This analyst was in Iran this past winter, staying with family, when the protests took place. It was immediately clear that many Iranians shared the grievances of the young, mostly rural protestors over rising living costs, limited economic opportunity and reactionary state policies that intrude on daily lives. The protests were triggered in large part by budget proposals to raise gasoline prices and cut cash subsidies. The demonstrations began in Mashhad—a bastion for conservative rivals of centrist President Hassan Rouhani. However, they quickly spread to other parts of the country and in some cases took on more radical anti-government slogans and became militant, with police cars and banks set ablaze and armed attacks on paramilitary installations and police stations.
Compared to the 2009 “Green Movement” demonstrations against Mahmoud Ahmadinejad’s contested re-election, the winter protests drew far smaller crowds, albeit across a wider geographic area. Tehran, and Iran’s middle class more broadly, remained largely quiet. Even those with visceral aversion to the Islamic Republic were reluctant to join the protests. The chief reason was a fear of the consequences. Many looked worryingly at the vandalism and violence, and there was broad suspicion that the protests were being exploited; whether by outside powers or sinister internal forces. An overarching fear was that that Iran could become another Syria.
There was thus a palpable disconnect between the portrayal of the protests in major US media outlets and the reality on the ground. Iran is simply not as stagnant as it is often depicted. Despite restrictions, protests do happen, and Iran has an active political life and civil society. Political debate is also lively and open within the multiple ideological views accepted by the state. Domestic political quarrels have in recent years revolved around issues such as social welfare, ethnic and religious minority rights, and economic development and foreign policy. Parliamentary and presidential elections are consequently competitive and affect state policies.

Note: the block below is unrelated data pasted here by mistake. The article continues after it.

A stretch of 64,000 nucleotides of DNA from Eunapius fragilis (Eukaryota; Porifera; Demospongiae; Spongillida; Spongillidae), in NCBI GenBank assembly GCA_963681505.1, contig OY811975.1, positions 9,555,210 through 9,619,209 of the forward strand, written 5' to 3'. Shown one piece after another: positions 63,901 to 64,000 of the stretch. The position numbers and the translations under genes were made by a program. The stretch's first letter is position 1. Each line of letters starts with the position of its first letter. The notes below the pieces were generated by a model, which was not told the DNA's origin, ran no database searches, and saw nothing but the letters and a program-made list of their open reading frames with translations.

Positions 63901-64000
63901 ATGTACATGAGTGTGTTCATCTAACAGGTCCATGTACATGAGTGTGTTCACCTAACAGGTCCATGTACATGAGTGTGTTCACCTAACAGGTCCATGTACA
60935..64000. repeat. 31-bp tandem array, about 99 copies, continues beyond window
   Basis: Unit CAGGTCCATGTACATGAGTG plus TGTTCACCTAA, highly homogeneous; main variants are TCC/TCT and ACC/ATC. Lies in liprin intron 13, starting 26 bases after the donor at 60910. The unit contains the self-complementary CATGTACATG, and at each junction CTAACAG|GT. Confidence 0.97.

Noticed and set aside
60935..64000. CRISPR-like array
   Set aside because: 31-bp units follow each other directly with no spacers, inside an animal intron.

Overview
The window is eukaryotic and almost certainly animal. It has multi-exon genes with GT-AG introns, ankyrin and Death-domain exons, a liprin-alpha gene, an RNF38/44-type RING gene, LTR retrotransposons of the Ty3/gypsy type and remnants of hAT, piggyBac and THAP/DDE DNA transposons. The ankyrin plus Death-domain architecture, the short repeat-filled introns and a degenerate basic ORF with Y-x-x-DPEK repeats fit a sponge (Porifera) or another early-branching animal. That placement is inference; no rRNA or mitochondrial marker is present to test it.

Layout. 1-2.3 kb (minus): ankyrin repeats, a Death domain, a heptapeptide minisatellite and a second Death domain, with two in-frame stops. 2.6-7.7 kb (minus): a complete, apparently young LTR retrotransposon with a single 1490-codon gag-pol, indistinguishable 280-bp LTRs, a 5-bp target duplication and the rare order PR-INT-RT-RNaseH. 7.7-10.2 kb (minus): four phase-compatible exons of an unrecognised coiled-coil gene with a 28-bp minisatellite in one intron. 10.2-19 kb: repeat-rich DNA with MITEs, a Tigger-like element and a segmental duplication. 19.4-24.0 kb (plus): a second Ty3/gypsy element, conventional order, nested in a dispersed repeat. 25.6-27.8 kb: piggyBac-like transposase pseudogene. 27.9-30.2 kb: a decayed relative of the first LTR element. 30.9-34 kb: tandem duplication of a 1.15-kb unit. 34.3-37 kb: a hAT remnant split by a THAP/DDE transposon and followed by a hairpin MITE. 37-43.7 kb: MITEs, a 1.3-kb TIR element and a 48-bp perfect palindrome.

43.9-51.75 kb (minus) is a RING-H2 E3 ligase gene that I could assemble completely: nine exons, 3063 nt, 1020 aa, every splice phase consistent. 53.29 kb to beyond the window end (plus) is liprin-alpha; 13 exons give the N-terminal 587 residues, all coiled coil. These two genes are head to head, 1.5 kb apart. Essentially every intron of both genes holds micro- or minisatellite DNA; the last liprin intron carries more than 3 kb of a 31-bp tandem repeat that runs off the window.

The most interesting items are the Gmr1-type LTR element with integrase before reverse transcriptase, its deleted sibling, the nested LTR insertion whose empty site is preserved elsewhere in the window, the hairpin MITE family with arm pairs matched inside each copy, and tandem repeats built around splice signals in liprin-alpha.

Over the past decades, Iran has gone through immutable social-political change. Iranian society has become far more urbanized and digitally connected, and cultural norms have undergone rapid transformation in ways that often conflict with the traditional values espoused by the government.
As social, political, and economic grievances have mounted, some state bodies—especially the Rouhani administration—have attempted to channel popular anger to push for social-political-economic liberalization and increased institutional transparency. Indeed, the unanimous reaction of senior government officials to the protests, from Rouhani to Supreme Leader Ayatollah Ali Khamenei, was to acknowledge that people had legitimate grievances and a right to demonstrate. It was also made abundantly clear, however, that protests calling for the Islamic Republic’s overthrow and seeking to physically confront the state would be dealt with forcefully.
The winter protests also highlighted the deep divide between Iran’s internal reformist opposition and opposition groups abroad. Prominent and outspoken reformist dissidents such as Mostafa Tajzadeh, Abbas Abdi, Sadegh Zibakalam, and former President Mohammad Khatami—who still hold significant sway over Iran’s middle classes—sympathized with the protestors’ grievances but openly spoke out against destabilizing unrest. Meanwhile, Iran’s organized external opposition, ranging from the monarchist movement led by the Shah’s son Reza Pahlavi to the cultish Mujahedin-e Khalq (MEK), actively tried to push the demonstrations in a revolutionary direction.